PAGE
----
INTEGER_WIDTH = 64 def BitVec(name): return z3.BitVec(name, INTEGER_WIDTH) def BitVecVal(val): return z3.BitVecVal(val, INTEGER_WIDTH) def z3_setup_variables(): # instantiate a solver solver = z3.Solver() # a Z3 variable for the first concrete value n1 = BitVec("n1") # a KnownBits instances that uses Z3 variables as its ones and unknowns, # representing the first abstract value k1 = KnownBits(BitVec("n1_ones"), BitVec("n1_unkowns")) # add the precondition to the solver that the concrete value n1 must be a # member of the abstract value k1 solver.add(k1.contains(n1)) # a Z3 variable for the second concrete value n2 = BitVec("n2") # a KnownBits instances for the second abstract value k2 = KnownBits(BitVec("n2_ones"), BitVec("n2_unkowns")) # add the precondition linking n2 and k2 to the solver solver.add(k2.contains(n2)) return solver, k1, n1, k2, n2 def prove(cond, solver): z3res = solver.check(z3.Not(cond)) if z3res != z3.unsat: assert z3res == z3.sat # can't be timeout, we set no timeout # make the model with the counterexample global, to make inspecting the # bug easier when running pytest pdb global model model = solver.model() print(f"n1={model.eval(n1)}, n2={model.eval(n2)}") counter_example_k1 = KnownBits(model.eval(k1.ones).as_signed_long(), model.eval(k1.unknowns).as_signed_long()) counter_example_k2 = KnownBits(model.eval(k2.ones).as_signed_long(), model.eval(k2.unknowns).as_signed_long()) print(f"k1={counter_example_k1}, k2={counter_example_k2}") print(f"but {cond=} evaluates to {model.eval(cond)}") raise ValueError(solver.model())
And then we can write proofunittests like this:
def test_z3_abstract_invert(): solver, k1, n1, _, _ = z3_setup_variables() k2 = k1.abstract_invert() n2 = ~n1 prove(k2.contains(n2), solver) def test_z3_abstract_and(): solver, k1, n1, k2, n2 = z3_setup_variables() k3 = k1.abstract_and(k2) n3 = n1 & n2 prove(k3.contains(n3), solver) def test_z3_abstract_or(): solver, k1, n1, k2, n2 = z3_setup_variables() k3 = k1.abstract_or(k2) n3 = n1  n2 prove(k3.contains(n3), solver) def test_z3_abstract_add(): solver, k1, n1, k2, n2 = z3_setup_variables() k3 = k1.abstract_add(k2) n3 = n1 + n2 prove(k3.contains(n3), solver) def test_z3_abstract_sub(): solver, k1, n1, k2, n2 = z3_setup_variables() k3 = k1.abstract_sub(k2) n3 = n1  n2 prove(k3.contains(n3), solver)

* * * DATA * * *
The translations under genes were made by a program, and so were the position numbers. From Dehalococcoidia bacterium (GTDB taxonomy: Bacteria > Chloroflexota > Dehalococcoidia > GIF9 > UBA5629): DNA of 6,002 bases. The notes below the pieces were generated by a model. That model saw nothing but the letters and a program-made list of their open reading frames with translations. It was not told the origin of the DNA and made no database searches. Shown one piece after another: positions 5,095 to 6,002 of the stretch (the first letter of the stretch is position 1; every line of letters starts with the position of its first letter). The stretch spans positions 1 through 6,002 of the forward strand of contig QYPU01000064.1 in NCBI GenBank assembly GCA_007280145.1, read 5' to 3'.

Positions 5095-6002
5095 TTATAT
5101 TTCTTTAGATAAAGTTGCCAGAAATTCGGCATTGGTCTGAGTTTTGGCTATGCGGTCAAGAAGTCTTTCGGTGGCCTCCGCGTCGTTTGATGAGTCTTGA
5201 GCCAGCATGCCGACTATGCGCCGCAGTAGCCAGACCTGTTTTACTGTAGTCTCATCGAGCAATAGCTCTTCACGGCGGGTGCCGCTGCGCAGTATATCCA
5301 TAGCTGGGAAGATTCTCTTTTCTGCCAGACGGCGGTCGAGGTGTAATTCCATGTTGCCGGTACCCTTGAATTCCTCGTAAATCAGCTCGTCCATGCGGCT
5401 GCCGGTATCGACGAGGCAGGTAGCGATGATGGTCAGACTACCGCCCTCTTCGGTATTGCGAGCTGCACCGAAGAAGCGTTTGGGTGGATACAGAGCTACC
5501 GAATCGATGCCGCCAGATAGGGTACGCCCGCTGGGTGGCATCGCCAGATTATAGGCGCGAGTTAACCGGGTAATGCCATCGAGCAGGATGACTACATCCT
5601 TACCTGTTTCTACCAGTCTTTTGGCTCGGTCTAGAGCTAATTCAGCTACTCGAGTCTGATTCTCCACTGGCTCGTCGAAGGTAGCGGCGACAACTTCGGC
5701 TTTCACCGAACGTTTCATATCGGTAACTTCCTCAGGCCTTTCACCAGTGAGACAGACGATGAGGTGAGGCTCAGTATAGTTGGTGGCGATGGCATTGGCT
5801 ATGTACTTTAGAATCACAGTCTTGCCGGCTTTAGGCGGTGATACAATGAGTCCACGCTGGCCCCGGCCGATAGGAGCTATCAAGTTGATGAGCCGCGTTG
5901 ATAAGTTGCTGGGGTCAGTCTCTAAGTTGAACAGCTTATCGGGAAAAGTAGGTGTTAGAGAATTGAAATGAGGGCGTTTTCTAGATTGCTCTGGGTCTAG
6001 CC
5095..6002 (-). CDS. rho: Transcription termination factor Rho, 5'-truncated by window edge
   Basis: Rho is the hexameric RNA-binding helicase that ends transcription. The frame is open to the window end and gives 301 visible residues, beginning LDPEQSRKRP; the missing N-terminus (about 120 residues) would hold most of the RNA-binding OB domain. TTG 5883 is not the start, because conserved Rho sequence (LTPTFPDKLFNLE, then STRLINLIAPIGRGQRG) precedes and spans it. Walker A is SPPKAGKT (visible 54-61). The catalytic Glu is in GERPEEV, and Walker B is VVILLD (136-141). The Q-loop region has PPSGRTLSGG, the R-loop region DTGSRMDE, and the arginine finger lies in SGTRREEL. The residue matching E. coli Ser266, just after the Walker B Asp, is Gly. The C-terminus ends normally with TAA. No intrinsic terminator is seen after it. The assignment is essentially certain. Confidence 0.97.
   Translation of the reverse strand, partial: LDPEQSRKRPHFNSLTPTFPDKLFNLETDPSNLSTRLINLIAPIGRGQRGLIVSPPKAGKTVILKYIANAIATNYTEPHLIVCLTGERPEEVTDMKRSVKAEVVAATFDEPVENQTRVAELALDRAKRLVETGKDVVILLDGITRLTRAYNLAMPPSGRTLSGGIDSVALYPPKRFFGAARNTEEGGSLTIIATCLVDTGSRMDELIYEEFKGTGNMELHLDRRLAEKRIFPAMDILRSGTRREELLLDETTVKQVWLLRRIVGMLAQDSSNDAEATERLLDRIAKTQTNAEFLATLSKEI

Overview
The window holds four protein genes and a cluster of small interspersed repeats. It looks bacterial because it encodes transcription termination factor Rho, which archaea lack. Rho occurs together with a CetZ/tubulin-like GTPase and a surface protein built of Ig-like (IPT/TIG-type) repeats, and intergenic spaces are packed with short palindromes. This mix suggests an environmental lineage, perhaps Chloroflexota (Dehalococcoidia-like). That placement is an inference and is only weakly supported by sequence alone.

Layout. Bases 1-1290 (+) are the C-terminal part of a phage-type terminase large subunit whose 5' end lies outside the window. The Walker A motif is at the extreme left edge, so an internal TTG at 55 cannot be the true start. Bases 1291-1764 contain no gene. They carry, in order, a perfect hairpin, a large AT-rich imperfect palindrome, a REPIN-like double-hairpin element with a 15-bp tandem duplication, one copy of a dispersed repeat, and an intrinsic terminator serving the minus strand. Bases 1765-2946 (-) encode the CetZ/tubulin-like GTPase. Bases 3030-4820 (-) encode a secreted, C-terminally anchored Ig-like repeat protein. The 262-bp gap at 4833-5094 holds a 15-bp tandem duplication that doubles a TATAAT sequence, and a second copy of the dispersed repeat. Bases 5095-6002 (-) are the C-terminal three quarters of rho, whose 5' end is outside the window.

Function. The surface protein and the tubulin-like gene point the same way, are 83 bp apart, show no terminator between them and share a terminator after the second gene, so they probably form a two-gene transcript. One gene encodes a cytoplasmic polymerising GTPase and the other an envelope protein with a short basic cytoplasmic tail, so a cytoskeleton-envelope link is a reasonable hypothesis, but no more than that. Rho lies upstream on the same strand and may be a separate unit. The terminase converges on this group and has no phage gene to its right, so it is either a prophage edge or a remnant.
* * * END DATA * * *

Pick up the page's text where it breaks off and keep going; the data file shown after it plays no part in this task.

It's possible to write a bit more Pythonmetaprogrammingmagic and unify the Hypothesis and Z3 tests into the same test definition.^{1}
Cases where this style of Z3 proof doesn't work
Unfortunately the approach described in the previous section only works for a
very small number of cases. It breaks down as soon as the KnownBits
methods
that we're calling contain any if
conditions (including hidden ones like
the shortcircuiting and
and or
in Python). Let's look at an example and
implement abstract_eq
. eq
is supposed to be an operation that compares two
integers and returns 0
or 1
if they are different or equal, respectively.
Implementing this in knownbits looks like this (with example and hypothesis
tests):
class KnownBits: ... def abstract_eq(self, other): # the result is a 0, 1, or ? # if they are both the same constant, they must be equal if self.is_constant() and other.is_constant() and self.ones == other.ones: return KnownBits.from_constant(1) # check whether we have known disagreeing bits, then we know the result # is 0 if self._disagrees(other): return KnownBits.from_constant(0) return KnownBits(0, 1) # an unknown boolean def _disagrees(self, other): # check whether the bits disagree in any place where both are known both_known = self.knowns & other.knowns return self.ones & both_known != other.ones & both_known def test_eq(): k1 = KnownBits.from_str('...?') k2 = KnownBits.from_str('...?') assert str(k1.abstract_eq(k2)) == '?' k1 = KnownBits.from_constant(10) assert str(k1.abstract_eq(k1)) == '1' k1 = KnownBits.from_constant(10) k2 = KnownBits.from_constant(20) assert str(k1.abstract_eq(k2)) == '0' @given(knownbits_and_contained_number, knownbits_and_contained_number) def test_hypothesis_eq(t1, t2): k1, n1 = t1 k2, n2 = t2 k3 = k1.abstract_eq(k2) assert k3.contains(int(n1 == n2))